Archive for February, 2009

The Clock is Ticking

Friday, February 27th, 2009
No time like the present

No time like the present

USA Today reported this month that close to $4.0 billion in federal government rebuilding aid committed in response to Hurricanes Katrina and Rita has not been spent more than three years after the disaster. The result is that thousands of projects across the Gulf Coast remain incomplete. The aid, part of a massive recovery effort funded by the Federal Emergency Management Agency, was intended to repair or replace public works destroyed by the hurricanes. Congress has called FEMA to account for the unspent funds, but the lesson bears repeating: don’t depend on the government for disaster aid. You will be disappointed. Focus your efforts on what is within the scope of your control, such as savings and insurance.

Sharp Increase in Default Rate on SBA Loans

Thursday, February 26th, 2009
Maybe not the right solution

Not always the best solution

The Coleman Report, which provides lenders with small business data and Small Business Administration news, found that 11.9% of the SBA’s loans in the 2008 fiscal year went into default. The failure rate was determined by dividing the number of loans liquidated or charged off last year by the total number of loans made through the SBA lending programs. This is a different methodology than that used by the SBA, which measures only the dollar volume of loans charged off or liquidated, resulting in the appearance of a lower default rate at 5%. Both methods of computing failure rates show sharp increases over the previous year. In the 2008 fiscal year ended September 30, the SBA’s 7(a) and 504 programs approved 78,324 loans, totaling $18.2 billion. The performance for small business loans in the franchising industry deteriorated with franchisee defaults on SBA-guaranteed loans increasing 52% in the fiscal year 2008 as compared with 2007, according to the Wall Street Journal. The franchise industry attributed this poor performance to resales of franchises in which small business owners paid goodwill over and above the franchise fee to acquire a franchise from an existing operator rather than purchasing the a new franchise at cost directly from the company.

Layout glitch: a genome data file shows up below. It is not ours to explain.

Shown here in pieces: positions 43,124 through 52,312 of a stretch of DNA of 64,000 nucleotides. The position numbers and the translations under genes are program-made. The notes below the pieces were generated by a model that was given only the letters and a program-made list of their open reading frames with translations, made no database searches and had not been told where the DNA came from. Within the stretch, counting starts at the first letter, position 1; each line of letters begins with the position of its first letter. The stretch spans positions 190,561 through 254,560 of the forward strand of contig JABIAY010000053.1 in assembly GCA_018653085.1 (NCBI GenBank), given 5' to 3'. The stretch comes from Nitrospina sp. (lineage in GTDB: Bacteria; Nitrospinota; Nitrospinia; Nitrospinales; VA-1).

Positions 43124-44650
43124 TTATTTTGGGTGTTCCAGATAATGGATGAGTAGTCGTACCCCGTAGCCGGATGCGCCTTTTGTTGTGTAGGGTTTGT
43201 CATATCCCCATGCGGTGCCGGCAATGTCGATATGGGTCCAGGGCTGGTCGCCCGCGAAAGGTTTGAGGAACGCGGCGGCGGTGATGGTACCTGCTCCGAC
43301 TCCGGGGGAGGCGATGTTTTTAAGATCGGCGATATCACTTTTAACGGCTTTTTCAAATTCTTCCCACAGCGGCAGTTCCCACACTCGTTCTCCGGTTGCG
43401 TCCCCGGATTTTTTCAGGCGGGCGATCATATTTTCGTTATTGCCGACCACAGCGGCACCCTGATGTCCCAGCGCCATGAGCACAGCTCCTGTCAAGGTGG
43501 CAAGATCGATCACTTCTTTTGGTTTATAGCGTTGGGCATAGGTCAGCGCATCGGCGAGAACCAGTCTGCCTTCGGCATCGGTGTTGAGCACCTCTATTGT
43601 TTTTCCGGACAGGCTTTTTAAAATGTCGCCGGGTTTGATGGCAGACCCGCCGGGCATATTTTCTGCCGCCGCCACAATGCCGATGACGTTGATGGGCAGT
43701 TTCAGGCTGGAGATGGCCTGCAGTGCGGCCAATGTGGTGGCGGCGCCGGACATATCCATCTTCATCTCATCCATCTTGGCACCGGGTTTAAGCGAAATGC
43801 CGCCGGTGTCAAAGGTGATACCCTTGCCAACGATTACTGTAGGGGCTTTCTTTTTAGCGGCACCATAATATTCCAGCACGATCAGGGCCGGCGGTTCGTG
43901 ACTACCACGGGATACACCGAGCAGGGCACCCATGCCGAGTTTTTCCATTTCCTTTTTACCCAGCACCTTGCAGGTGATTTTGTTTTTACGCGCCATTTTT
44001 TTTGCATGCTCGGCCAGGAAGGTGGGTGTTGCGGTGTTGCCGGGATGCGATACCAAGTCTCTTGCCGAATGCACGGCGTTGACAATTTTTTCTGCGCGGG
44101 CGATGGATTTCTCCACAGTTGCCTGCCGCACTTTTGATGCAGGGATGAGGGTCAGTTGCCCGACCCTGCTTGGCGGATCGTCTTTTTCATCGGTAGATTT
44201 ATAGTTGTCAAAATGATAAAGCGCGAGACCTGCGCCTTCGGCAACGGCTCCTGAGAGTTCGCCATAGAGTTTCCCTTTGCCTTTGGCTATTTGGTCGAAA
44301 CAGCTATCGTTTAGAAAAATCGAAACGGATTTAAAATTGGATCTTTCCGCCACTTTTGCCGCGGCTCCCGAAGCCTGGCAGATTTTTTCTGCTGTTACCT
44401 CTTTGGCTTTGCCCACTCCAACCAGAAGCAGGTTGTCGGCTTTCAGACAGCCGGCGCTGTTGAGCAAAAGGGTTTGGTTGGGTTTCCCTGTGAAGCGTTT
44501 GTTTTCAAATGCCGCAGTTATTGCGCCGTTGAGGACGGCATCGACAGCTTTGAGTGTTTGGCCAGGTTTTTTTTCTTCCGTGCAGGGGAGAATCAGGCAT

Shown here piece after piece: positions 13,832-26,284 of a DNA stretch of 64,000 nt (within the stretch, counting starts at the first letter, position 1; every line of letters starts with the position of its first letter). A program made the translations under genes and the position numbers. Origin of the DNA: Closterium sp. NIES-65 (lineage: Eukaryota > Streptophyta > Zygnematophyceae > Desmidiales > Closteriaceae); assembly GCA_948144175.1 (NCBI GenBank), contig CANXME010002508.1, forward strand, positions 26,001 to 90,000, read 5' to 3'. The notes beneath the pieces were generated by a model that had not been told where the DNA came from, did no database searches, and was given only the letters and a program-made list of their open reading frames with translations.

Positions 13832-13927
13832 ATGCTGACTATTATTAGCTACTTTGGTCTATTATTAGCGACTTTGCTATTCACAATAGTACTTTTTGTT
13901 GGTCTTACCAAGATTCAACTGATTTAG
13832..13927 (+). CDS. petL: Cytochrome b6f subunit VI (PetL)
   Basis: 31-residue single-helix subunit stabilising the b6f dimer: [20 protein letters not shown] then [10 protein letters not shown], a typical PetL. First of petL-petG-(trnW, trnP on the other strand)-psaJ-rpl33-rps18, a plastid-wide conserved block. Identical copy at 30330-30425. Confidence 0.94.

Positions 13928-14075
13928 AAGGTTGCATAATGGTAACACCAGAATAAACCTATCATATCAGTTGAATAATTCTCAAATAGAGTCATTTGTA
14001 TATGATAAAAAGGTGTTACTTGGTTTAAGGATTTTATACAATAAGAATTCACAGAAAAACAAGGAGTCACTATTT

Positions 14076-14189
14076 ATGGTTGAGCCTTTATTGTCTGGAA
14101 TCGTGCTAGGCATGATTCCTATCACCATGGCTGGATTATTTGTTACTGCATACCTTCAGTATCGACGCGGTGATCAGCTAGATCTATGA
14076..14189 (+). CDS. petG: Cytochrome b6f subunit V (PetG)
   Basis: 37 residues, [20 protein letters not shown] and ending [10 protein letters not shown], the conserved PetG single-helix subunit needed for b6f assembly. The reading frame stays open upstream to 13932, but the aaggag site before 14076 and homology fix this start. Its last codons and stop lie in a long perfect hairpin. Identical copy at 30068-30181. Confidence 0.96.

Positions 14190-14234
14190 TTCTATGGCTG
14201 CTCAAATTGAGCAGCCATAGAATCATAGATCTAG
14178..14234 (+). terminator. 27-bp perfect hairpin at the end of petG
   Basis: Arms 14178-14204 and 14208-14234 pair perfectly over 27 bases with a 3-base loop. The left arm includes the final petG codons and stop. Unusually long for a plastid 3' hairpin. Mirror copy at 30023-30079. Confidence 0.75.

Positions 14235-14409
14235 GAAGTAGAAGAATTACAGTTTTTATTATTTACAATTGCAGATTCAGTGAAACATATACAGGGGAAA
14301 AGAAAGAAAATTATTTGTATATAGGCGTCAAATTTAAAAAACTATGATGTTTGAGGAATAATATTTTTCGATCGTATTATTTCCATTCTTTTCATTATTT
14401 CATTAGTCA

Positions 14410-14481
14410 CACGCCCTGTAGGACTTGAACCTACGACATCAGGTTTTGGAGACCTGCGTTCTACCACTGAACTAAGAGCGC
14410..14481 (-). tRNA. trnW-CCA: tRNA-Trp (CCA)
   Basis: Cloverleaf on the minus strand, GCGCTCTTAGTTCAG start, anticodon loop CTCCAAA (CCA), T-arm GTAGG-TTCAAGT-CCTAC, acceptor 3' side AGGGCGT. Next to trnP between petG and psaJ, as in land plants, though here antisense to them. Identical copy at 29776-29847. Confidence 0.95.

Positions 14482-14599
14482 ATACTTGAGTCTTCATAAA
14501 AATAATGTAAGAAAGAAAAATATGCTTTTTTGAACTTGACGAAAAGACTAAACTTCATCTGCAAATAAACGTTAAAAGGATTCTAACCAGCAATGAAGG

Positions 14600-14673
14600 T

While this report did not specifically address the SBA’s disaster loans, the default rates suggest an interesting parallel. I generally recommend that small business owners carefully consider the alternatives before taking on an SBA disaster loan. While the interest rates and payment terms may be attractive, the small business owner has to pledge collateral and provide personal guarantees. Disaster recovery is typically a much longer process than one imagines and the recovery does not always follow a linear path. I would be reluctant to take on debt given the uncertainty about cash flows, the timely payment of insurance claims, the disbursement of disaster aid or the resumption of normal commercial activity in the aftermath of a major disaster. What the Coleman Report alludes to is an economic disaster in which small business owners assumed comparable risks. Unfortunately, the soaring default rates justify the caution lenders have in extending more credit to their small business loan portfolios, thereby making it more difficult for healthy, viable businesses to access the capital they need.

Use Daylight Savings Time to Update Your Fire Safety Plan

Wednesday, February 25th, 2009
Fires spread quickly, be prepared

Fires spread quickly, be prepared

Early yesterday morning a fire started on the second floor of an apartment building in Manhattan’s Chinatown neighborhood. The fire killed one resident and caused serious injuries to four others, when they jumped from the fifth and sixth floors of the building. Eight firefighters were also injured. Fires are actually the most common demand on the resources of the local chapters of the American Red Cross. Each year in the U.S., fires kills more than 4,000 people and injure more than 25,000. Many of these fires could be prevented. Fires cause close to $9 billion in annual property losses. Daylight Savings Time begins at 2:00 a.m. on March 8; use this occasion to put new batteries in your smoke alarms at both your place of work and your home and review your fire safety plan with your employees and your families.

E-Mail Service Outage

Tuesday, February 24th, 2009
We often don't realize how critical e-mail is, until we lose access